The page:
In addition to the “missing link” trope that is being dished out about the new primate fossil, is another one, more subtle and insidious: it’s the ancestor of all primates. How do they know that? Consider a biologically realistic scenario: at the time there were probably hundreds of species of small bodied mammals with tails and feet like that. One of these species may be the ancestor of all primates, but what are the odds that a specimen from that species is the one that was preserved? Just as all primates now look remarkably similar overall, but one may be the common ancestor of a group in 50 million years or so without being the one that is fossilised, the characters of this species may in fact be shared primitive (in the sense of “came first”) traits of its group. So-called plesiomorphic traits, or underived traits, are no indicator that the specimen is a member of an ancestral species, only that it is a member of a group of species, one of which was the ancestor. We don’t even know what extant species is the ancestor of Darwin’s finches, and we have access to their biogeography, molecular properties, development, behaviour and mating systems. How can we be sure this was “the” concestor (Dawkins’ term for common ancestor) of all primates?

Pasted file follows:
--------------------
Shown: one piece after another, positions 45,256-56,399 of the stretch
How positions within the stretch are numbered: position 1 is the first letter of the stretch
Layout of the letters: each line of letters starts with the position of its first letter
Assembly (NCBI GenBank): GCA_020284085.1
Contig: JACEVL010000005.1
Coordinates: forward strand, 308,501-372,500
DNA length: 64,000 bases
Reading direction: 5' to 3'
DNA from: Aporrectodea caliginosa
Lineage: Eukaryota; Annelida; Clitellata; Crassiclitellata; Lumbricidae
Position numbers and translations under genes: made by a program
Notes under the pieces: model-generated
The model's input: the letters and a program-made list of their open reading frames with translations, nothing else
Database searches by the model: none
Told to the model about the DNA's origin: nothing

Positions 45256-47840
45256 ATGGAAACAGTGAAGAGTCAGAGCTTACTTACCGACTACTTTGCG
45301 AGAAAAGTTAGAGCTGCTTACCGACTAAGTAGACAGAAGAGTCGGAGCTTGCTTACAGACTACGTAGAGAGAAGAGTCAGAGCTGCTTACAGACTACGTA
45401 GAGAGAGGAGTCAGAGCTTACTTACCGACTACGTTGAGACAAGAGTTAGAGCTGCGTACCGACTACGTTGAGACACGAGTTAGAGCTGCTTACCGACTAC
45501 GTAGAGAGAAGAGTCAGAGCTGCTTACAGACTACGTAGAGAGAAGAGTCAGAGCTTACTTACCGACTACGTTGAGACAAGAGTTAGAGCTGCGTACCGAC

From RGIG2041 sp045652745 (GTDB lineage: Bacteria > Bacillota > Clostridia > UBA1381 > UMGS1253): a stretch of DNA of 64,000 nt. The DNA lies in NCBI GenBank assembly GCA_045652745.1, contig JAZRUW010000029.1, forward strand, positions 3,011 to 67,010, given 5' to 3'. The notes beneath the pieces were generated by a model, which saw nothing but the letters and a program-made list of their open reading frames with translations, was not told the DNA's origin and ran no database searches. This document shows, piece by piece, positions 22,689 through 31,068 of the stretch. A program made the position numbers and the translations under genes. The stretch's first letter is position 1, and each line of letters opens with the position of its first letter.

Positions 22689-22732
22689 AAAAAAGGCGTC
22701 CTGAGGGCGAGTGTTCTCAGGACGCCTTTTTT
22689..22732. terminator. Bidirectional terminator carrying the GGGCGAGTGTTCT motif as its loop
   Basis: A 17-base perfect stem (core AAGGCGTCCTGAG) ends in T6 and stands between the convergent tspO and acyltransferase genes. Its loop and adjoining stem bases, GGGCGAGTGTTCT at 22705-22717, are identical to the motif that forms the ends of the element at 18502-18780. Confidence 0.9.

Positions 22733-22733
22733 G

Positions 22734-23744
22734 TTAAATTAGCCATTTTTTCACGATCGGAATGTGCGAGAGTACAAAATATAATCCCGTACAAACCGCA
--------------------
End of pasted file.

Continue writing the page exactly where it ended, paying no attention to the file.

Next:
We’ve been bitten by this mistake many times before. Archaeopteryx was supposed to be the ancestor of birds. Neanderthals (now spelled without the “h”) were supposed to be “primitive” (i.e., came first) humans. Both are regarded as side branches of the lineage leading to birds and humans, but they show many traits that would have been shared with other species of their group at the time. And we rarely have reason to think we have a sufficient record of all species, as the Hobbit shows (it is regarded as not even a descendent of the H erectus hominids we know were in Asia around the right time).
History loses information. To make claims about history one needs positive evidence, ruling out, or at the least making extremely unlikely, alternative hsitories. Phylogenetics does not rule out all alternative histories, just some subsets. Phylogeny can rule out that a species is an ancestor, but it cannot rule it in. “Ida” may be our greatn parent, but equally it may just be a long lost cousin.